Effectiveness of healthcare waste management interventions in developing countries
Inefficiencies during the management of healthcare waste can give rise to undesirable health effects such as transmission of infections and environmental pollution within and beyond the health facilities generating these wastes. Factors such as prevalence of diseases, conflicts, and the efflux of intellectual capacity make low income countries more susceptible to these adverse health effects. The purpose of this systematic review was to describe the effectiveness of interventions geared towards better managing the generation, collection, transport, treatment and disposal of medical waste, as they have been applied in lower and middle income countries.^ Using a systematic search strategy and evaluation of study quality, this study reviewed the literature for published studies on healthcare waste management interventions carried out in developing countries, specifically the low and lower middle income countries from year 2000 to the current year. From an initially identified set of 829 studies, only three studies ultimately met all inclusion, exclusion and high quality criteria. A multi component intervention in Syrian Arab Republic, conducted in 2007 was aimed at improving waste segregation practice in a hospital setting. There was an increased use of segregation boxes and reduced rates of sharps injury among staff as a result of the intervention. Another study, conducted in 2008, trained medical students as monitors of waste segregation practice in an Indian teaching hospital. There was improved practice in wards and laboratories but not in the intensive care units. The third study, performed in 2008 in China, consisted of modification of the components of a medical waste incinerator to improve efficiency and reduce stack emissions. Gaseous pollutants emitted, except polychlorodibenzofurans (PCDF) were below US EPA permissible exposure limits. Heavy metal residues in the fly ash remained unchanged.^ Due to the paucity of well-designed studies, there is insufficient evidence in literature to conclude on the effectiveness of interventions in low income settings. There is suggestive but insufficient evident that multi-component interventions aimed at improving waste segregation through behavior modification, provision of segregation tools and training of monitors are effective in low income settings.^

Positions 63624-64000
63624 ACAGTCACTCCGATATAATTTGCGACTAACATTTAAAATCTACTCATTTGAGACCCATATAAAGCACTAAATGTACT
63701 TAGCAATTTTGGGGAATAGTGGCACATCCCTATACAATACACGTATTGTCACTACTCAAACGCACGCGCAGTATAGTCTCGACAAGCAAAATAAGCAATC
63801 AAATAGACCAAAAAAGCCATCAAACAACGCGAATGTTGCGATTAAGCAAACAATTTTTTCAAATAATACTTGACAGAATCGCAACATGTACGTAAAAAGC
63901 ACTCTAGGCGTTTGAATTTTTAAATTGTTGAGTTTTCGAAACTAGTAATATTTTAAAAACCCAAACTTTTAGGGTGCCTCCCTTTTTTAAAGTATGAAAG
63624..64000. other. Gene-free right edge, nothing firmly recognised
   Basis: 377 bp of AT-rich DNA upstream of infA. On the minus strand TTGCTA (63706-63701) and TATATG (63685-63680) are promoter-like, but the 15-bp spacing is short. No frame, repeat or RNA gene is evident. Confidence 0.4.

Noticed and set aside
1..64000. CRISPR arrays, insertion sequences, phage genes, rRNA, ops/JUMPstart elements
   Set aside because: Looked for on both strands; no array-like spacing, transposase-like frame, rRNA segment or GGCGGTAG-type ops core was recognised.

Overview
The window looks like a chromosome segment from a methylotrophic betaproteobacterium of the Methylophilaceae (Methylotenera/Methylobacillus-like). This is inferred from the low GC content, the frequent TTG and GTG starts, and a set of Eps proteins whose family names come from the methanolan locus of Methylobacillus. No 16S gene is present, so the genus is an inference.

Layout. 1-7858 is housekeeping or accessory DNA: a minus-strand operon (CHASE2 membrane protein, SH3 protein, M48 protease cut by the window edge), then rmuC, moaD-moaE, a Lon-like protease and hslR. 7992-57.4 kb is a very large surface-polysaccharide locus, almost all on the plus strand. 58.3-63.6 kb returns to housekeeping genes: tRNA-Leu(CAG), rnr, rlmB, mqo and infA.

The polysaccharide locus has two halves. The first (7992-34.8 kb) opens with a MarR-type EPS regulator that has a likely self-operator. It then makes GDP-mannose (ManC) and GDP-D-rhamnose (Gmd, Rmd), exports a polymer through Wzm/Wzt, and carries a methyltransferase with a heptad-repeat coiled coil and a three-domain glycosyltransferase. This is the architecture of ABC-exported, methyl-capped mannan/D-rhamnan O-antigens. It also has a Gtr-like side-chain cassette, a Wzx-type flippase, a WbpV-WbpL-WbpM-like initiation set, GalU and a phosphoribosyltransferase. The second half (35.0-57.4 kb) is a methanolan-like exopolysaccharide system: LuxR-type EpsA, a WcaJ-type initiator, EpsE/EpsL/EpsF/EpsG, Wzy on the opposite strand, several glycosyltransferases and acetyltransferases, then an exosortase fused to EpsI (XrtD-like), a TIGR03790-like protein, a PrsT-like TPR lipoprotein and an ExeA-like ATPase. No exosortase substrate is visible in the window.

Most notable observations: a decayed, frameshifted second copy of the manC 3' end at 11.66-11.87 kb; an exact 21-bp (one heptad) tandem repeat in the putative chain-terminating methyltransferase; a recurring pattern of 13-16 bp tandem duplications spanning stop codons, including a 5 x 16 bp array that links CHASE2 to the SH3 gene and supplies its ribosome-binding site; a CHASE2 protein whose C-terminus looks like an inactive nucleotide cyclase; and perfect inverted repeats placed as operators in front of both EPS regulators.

Health Sciences, Occupational Health and Safety|Environmental Health|Health Sciences, Health Care Management|Engineering, Environmental
Ayika I Emenike,
"Effectiveness of healthcare waste management interventions in developing countries"
(January 1, 2010).
Texas Medical Center Dissertations (via ProQuest).